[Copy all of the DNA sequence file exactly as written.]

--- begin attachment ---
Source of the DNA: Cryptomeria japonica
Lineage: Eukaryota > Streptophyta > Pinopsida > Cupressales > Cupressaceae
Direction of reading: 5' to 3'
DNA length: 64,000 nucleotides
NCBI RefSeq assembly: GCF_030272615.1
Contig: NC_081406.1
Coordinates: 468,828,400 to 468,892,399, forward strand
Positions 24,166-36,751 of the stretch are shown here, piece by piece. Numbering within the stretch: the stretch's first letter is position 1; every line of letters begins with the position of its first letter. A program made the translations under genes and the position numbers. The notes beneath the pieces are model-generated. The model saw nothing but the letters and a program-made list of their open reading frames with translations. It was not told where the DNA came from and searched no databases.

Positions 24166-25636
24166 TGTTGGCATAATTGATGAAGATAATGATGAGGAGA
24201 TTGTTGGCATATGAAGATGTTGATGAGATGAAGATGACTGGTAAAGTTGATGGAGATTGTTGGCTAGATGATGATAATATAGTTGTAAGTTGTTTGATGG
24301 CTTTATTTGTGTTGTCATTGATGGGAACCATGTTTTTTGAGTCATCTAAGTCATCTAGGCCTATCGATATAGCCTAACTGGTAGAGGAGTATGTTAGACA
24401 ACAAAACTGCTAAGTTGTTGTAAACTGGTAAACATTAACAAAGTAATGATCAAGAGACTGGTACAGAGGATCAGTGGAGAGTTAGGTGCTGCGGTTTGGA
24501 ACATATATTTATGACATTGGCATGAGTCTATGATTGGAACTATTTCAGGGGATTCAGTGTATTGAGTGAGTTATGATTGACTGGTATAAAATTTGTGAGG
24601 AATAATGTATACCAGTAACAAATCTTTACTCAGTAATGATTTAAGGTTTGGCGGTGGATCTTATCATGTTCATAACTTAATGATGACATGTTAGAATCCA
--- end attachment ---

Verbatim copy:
Source of the DNA: Cryptomeria japonica
Lineage: Eukaryota > Streptophyta > Pinopsida > Cupressales > Cupressaceae
Direction of reading: 5' to 3'
DNA length: 64,000 nucleotides
NCBI RefSeq assembly: GCF_030272615.1
Contig: NC_081406.1
Coordinates: 468,828,400 to 468,892,399, forward strand
Positions 24,166-36,751 of the stretch are shown here, piece by piece. Numbering within the stretch: the stretch's first letter is position 1; every line of letters begins with the position of its first letter. A program made the translations under genes and the position numbers. The notes beneath the pieces are model-generated. The model saw nothing but the letters and a program-made list of their open reading frames with translations. It was not told where the DNA came from and searched no databases.

Positions 24166-25636
24166 TGTTGGCATAATTGATGAAGATAATGATGAGGAGA
24201 TTGTTGGCATATGAAGATGTTGATGAGATGAAGATGACTGGTAAAGTTGATGGAGATTGTTGGCTAGATGATGATAATATAGTTGTAAGTTGTTTGATGG
24301 CTTTATTTGTGTTGTCATTGATGGGAACCATGTTTTTTGAGTCATCTAAGTCATCTAGGCCTATCGATATAGCCTAACTGGTAGAGGAGTATGTTAGACA
24401 ACAAAACTGCTAAGTTGTTGTAAACTGGTAAACATTAACAAAGTAATGATCAAGAGACTGGTACAGAGGATCAGTGGAGAGTTAGGTGCTGCGGTTTGGA
24501 ACATATATTTATGACATTGGCATGAGTCTATGATTGGAACTATTTCAGGGGATTCAGTGTATTGAGTGAGTTATGATTGACTGGTATAAAATTTGTGAGG
24601 AATAATGTATACCAGTAACAAATCTTTACTCAGTAATGATTTAAGGTTTGGCGGTGGATCTTATCATGTTCATAACTTAATGATGACATGTTAGAATCCA